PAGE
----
How presidential rankings can rankle and reek

The latest presidential rankings suggest #metoo and racial tumult have affected several reputations, notably Andrew Jackson (out of the top ten and tumbling, thank the lord or Jon Meacham) and Woodrow Wilson’s (same). Poppy Bush is solidly in the top twenty; expect him to rise when the obit writers eulogize him as the Last Sane Republican. Andrew Johnson remains as reviled as ever, perhaps more so as we re-examine the catastrophe of the abandonment of Reconstruction. Ron Chernow’s superb bio has rehabilitated Ulysses Grant’s reputation much as David McCullough’s did for John Adams seventeen years ago. But why Warren Harding gets more shit than the incorruptible Calvin Coolidge (who actually did sleep while the fires were set for the burning of Rome) I’ll never know;  he needs the Chernow-McCullough treatment, I suspect. But what the bloody hell is George W. Bush doing above Chester Arthur and Benjamin Harrison?

At the bottom, chewing on James Buchanan and Franklin Pierce while trapped in ice, is the current occupant of 1600 Pennsylvania Avenue.

Here is the aforementioned top ten:

1. Abraham Lincoln
2. George Washington
3. Franklin D. Roosevelt
4. Theodore Roosevelt
5. Thomas Jefferson
6. Harry Truman
7. Dwight D. Eisenhower
8. Barack Obama
9. Ronald Reagan
10. Lyndon Baines Johnson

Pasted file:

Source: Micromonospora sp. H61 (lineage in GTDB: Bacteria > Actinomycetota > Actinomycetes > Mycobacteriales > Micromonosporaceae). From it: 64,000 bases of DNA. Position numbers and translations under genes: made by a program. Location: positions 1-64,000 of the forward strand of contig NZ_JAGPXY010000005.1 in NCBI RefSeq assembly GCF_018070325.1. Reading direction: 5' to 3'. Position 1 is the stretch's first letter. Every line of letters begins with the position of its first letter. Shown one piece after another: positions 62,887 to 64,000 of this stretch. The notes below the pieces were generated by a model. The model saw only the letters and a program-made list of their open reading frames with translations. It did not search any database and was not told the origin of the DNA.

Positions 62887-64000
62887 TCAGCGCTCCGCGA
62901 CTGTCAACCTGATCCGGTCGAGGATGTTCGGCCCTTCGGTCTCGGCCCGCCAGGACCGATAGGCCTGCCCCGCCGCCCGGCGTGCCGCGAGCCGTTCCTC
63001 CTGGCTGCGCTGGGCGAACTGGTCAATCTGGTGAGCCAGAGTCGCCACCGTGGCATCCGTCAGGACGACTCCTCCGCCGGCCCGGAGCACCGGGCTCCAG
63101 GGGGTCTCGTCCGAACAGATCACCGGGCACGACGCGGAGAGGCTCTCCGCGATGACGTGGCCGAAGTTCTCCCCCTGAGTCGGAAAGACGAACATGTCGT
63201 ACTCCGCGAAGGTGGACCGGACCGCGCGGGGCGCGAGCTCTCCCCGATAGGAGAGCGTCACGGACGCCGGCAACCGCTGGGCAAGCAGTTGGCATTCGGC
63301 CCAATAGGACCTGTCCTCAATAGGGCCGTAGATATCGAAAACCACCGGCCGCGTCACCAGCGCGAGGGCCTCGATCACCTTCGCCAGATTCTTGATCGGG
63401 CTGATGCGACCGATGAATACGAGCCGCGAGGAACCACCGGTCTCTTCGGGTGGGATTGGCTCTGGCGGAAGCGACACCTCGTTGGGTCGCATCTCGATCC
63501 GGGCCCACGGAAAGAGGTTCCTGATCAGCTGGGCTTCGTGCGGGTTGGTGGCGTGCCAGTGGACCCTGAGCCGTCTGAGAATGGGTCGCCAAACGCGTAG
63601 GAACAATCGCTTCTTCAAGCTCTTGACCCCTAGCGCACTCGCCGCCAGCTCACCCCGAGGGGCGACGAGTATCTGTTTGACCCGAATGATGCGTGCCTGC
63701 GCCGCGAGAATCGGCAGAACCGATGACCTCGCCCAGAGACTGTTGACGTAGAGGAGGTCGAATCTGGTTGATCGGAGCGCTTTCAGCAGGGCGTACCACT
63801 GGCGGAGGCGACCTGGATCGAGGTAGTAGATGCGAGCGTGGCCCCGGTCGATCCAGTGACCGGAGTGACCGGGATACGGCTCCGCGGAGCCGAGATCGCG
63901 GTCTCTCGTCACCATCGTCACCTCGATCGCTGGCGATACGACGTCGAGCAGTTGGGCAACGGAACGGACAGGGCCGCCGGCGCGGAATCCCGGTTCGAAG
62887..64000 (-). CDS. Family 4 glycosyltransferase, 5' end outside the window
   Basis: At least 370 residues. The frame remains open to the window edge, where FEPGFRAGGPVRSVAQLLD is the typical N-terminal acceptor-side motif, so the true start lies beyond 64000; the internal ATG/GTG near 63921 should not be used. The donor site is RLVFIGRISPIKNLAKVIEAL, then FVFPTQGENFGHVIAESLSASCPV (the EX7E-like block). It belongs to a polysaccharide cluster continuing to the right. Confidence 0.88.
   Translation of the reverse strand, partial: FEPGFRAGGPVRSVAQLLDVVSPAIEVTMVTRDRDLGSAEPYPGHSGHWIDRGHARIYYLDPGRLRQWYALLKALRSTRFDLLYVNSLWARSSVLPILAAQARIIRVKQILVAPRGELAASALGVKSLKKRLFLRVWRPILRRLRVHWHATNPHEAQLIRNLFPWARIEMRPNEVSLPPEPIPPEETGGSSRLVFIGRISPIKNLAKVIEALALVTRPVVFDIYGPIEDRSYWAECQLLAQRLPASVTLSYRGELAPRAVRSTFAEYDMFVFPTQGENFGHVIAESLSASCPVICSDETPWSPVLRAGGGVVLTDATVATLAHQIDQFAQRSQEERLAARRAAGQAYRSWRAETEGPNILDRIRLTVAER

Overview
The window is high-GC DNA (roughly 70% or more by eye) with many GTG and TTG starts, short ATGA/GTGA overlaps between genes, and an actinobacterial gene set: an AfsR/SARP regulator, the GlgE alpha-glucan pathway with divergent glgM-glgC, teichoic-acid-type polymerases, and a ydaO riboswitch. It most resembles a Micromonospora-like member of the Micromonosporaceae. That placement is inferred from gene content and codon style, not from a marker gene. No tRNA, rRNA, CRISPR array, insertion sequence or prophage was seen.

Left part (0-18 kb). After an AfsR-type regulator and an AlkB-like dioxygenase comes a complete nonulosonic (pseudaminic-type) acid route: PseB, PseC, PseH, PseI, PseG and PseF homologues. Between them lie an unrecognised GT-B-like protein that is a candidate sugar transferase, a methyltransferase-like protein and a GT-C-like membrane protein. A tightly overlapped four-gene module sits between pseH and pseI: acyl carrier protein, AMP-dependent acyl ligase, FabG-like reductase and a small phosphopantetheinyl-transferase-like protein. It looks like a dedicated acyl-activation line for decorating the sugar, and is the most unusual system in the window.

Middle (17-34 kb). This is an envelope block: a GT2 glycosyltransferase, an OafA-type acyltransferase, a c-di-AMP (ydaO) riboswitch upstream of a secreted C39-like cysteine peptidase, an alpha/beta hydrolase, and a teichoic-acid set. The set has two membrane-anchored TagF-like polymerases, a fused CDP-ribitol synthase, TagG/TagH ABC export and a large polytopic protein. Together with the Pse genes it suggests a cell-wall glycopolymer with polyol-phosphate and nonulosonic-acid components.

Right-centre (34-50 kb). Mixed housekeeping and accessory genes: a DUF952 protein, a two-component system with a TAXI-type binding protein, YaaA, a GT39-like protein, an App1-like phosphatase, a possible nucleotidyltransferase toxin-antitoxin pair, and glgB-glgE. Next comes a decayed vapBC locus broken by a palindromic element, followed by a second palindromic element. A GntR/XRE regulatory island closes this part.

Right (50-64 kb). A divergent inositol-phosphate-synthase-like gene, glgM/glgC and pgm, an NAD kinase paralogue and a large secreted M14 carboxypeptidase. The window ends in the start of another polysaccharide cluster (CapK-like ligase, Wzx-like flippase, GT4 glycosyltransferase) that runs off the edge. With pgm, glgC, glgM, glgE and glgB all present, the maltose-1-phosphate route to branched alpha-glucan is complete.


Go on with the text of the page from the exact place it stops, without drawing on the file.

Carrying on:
A couple friends asked, so here is my brief history of infamous men:

1. Abraham Lincoln
2. FDR
3. George Washington
4. Lyndon Baines Johnson
5. Barack Obama

I’m not interested in the empty signifier “Did Important Things.” I’m interested only in what they, in collaboration with Congress, pushed legislatively or alone by executive order that benefited the most Americans during moments of crisis. I’ve written thousands of words on FDR and Barack Obama; their legacies remain intact. And LBJ’s commitment to black Americans and the old and the sick must be weighted against his commitment to murdering thousands of young American men — mostly those selfsame poor and black — in Vietnam.

3 thoughts on “How presidential rankings can rankle and reek

    1. humanizingthevacuum Post author

      Thank you for the kind words. I have serious qualms with your defense of the Mayaguez Incident in the Ford entry. We lost men for the sake of a prestige that didn’t deserve restoring, not after Vietnam and the horrors we learned about during the Church hearings.

      Reply
      1. sdu754

        We needed to show the world that we weren’t afraid to defend ourselves after Vietnam, and that we wouldn’t pushed around by third world countries. Especially in light of the weak and feckless responses to the Pueblo incident and the Iranian hostage crisis.

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